"Samuele Armondi" <sa****************@hotmail.com> wrote in message
news:3f********@mk-nntp-1.news.uk.worldonline.com...

"Oplec" <an*******@anonymous.cp> wrote in message
news:BB******************@twister01.bloor.is.net.c able.rogers.com...
Hello,

How can underflow and overflow of the basic arithmetic types be tested
for using standard C++?

For instance, if two long doubles are multiplied together, test whether
or not the result is too large to fit in a long double?

Thank you for your time, Oplec.
Use the numeric_limits<> template defined in the <limits> header. Here is

an example:

#include <limits>
#include <iostream>

int main()
{
short a = 17000;
short b = 3;
//short c = a * b; on my machine this would produce an overflow
short c;
if ((a * b) > std::numeric_limits<short>::max() )
std::cout << "overflow" << std::endl;


I don't entirely understand why this works. I presume (a*b) gets promoted to
a wider type. Why is that?

Anyhow, the following won't work:

// (assuming 32-bit arch)
long a = 0x7FFFFFFF;
long b = 3;
// the following is false
if ((a * b) > std::numeric_limits<long>::max() )

D.
Jul 19 '05 #6

P: n/a
Oplec wrote in news:BBomb.35738$3f.25203
@twister01.bloor.is.net.cable.rogers.com:
Hello,

How can underflow and overflow of the basic arithmetic types be tested
for using standard C++?

For instance, if two long doubles are multiplied together, test whether
or not the result is too large to fit in a long double?

Thank you for your time, Oplec.


For multiplication of ints do:

#include <iostream>
#include <ostream>
#include <iomanip>
#include <limits>
#include <cmath>

bool multiply( int &c, int a, int b)
{
c = a * b;
double d = (
std::log(std::abs(double(a)))
+
std::log(std::abs(double(b)))
)
/
log(2)
;
return d < std::numeric_limits< int >::digits;
}
int main()
{
using namespace std;
int const M = -numeric_limits<int>::max();
int r;

cout << boolalpha << hex;

cout << multiply( r, M / 4, M / 4 ) << ": " << r << endl;
cout << multiply( r, 10, 4 ) << ": " << r << endl;
cout << multiply( r, (M/8) + 1, 2 ) << ": " << r << endl;
cout << multiply( r, (M/2) + 1, 4 ) << ": " << r << endl;
}

You can do that without the double-precision math using bit scaning,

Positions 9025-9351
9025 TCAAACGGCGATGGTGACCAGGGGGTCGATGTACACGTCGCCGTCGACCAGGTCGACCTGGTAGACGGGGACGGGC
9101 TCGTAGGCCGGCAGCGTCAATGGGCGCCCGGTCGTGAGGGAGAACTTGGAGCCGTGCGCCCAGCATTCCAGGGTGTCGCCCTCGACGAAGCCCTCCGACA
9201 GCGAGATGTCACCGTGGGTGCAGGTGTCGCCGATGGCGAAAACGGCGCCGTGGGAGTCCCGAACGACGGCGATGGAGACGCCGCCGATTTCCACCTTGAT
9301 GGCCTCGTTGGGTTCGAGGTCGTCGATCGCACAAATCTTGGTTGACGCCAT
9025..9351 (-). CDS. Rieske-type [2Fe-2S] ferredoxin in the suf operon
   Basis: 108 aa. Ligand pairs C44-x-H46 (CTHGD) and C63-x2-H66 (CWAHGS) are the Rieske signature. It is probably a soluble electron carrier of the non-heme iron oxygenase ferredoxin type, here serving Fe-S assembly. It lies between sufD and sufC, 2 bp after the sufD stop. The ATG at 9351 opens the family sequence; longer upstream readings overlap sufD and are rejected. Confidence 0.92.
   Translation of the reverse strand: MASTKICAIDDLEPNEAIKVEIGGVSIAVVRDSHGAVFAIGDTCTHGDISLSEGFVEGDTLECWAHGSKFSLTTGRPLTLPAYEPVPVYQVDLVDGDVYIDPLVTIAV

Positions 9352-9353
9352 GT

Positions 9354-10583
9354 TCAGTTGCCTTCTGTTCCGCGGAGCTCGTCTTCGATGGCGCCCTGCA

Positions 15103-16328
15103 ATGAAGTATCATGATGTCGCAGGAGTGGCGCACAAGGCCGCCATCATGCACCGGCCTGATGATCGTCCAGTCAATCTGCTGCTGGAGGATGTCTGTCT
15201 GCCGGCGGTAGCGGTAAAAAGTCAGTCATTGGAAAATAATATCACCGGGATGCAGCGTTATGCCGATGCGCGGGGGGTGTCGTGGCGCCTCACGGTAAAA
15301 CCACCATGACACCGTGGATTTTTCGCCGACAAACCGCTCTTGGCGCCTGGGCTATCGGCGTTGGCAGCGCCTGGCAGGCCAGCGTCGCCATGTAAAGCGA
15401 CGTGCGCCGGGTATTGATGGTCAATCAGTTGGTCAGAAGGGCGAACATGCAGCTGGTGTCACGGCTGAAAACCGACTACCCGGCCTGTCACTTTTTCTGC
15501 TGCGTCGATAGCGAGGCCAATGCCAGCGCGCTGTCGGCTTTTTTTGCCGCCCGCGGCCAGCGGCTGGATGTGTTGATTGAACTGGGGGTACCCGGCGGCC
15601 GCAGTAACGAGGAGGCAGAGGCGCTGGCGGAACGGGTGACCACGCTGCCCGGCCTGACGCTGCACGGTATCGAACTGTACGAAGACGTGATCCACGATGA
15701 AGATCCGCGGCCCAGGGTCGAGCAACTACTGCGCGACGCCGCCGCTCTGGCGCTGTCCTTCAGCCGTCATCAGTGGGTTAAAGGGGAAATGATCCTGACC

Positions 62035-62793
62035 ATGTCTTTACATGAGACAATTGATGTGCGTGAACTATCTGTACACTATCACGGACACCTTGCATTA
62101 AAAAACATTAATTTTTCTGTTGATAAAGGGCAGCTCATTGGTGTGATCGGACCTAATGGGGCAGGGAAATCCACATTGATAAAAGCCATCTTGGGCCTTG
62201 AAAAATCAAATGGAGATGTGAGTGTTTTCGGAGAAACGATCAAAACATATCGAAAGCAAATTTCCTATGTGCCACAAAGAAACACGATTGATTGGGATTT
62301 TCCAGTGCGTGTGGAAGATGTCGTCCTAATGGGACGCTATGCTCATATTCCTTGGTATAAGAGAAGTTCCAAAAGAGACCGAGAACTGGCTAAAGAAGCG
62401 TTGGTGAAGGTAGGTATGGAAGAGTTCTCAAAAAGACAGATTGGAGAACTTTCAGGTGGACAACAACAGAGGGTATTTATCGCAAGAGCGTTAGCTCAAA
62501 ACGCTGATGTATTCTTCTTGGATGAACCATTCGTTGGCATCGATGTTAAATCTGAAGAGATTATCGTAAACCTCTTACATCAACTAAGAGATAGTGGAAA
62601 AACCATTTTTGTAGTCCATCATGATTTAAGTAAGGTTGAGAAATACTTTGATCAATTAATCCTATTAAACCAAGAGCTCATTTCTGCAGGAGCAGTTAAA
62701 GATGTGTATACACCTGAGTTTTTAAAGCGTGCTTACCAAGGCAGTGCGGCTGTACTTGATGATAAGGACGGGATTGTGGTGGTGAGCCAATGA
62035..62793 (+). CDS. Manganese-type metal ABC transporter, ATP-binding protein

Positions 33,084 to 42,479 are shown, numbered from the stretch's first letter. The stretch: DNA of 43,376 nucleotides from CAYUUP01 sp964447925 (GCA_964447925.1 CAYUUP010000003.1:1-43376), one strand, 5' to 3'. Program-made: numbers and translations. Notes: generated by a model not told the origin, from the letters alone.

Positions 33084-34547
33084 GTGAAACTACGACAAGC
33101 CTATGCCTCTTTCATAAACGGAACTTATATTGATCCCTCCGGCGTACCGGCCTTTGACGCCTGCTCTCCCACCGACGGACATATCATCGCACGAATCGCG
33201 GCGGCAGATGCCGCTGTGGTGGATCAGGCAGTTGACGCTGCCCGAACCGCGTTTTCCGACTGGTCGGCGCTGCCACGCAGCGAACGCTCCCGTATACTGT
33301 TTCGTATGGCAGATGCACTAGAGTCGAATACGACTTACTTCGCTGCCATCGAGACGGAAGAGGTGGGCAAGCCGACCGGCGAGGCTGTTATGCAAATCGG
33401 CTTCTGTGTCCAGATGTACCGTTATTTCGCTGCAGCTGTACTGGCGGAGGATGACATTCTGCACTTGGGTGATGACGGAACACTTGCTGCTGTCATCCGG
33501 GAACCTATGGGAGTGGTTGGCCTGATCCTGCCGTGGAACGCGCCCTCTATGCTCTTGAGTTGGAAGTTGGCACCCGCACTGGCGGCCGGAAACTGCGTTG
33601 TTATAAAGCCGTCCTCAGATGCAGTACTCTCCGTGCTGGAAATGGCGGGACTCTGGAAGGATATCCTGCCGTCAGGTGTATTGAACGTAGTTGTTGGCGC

as int( std::log(1 << N)/std::log(2)) == N.

For floating point you may want to take the log's base 10 (std::log10())
and check the results is less than
std::numeric_limits:< FloatType >::max_exponent10 for no-overflow and
greater than std::numeric_limits:< FloatType >::min_exponent10 for
no-underflow.

HTH

Rob.
--
http://www.victim-prime.dsl.pipex.com/
Jul 19 '05 #7

P: n/a
"Oplec" <an*******@anonymous.cp> wrote in message
news:vh*******************@news01.bloor.is.net.cab le.rogers.com...
Samuele Armondi wrote:
Use the numeric_limits<> template defined in the <limits> header. Here is an example:

#include <limits>
#include <iostream>

int main()
{
short a = 17000;
short b = 3;
//short c = a * b; on my machine this would produce an overflow
short c;
if ((a * b) > std::numeric_limits<short>::max() )
std::cout << "overflow" << std::endl;
else
{
std::cout << "max short value = " << std::numeric_limits<short>::max() << std::endl;
c = a * b;
std::cout << c << std::endl;
}
return 0;
}

hth,
S. Armondi


It appears from your code example that it is possible to test for
overflow, but only before storing the result for use. Is that the case?
Wouldn't a*b result in a temporary of the same type as the larger of a
or b, and wouldn't that be the same as using c = a*b; in the condition
statement?

I apperciate your help, and just want to make sure I understand it.

Thank you for your time, Oplec.


To be honest, I don't really know... I assume the compiler would allocate a
type big enough to hold the result. I guess only testing would answer your
question!!
HTH,
S. Armondi
Jul 19 '05 #8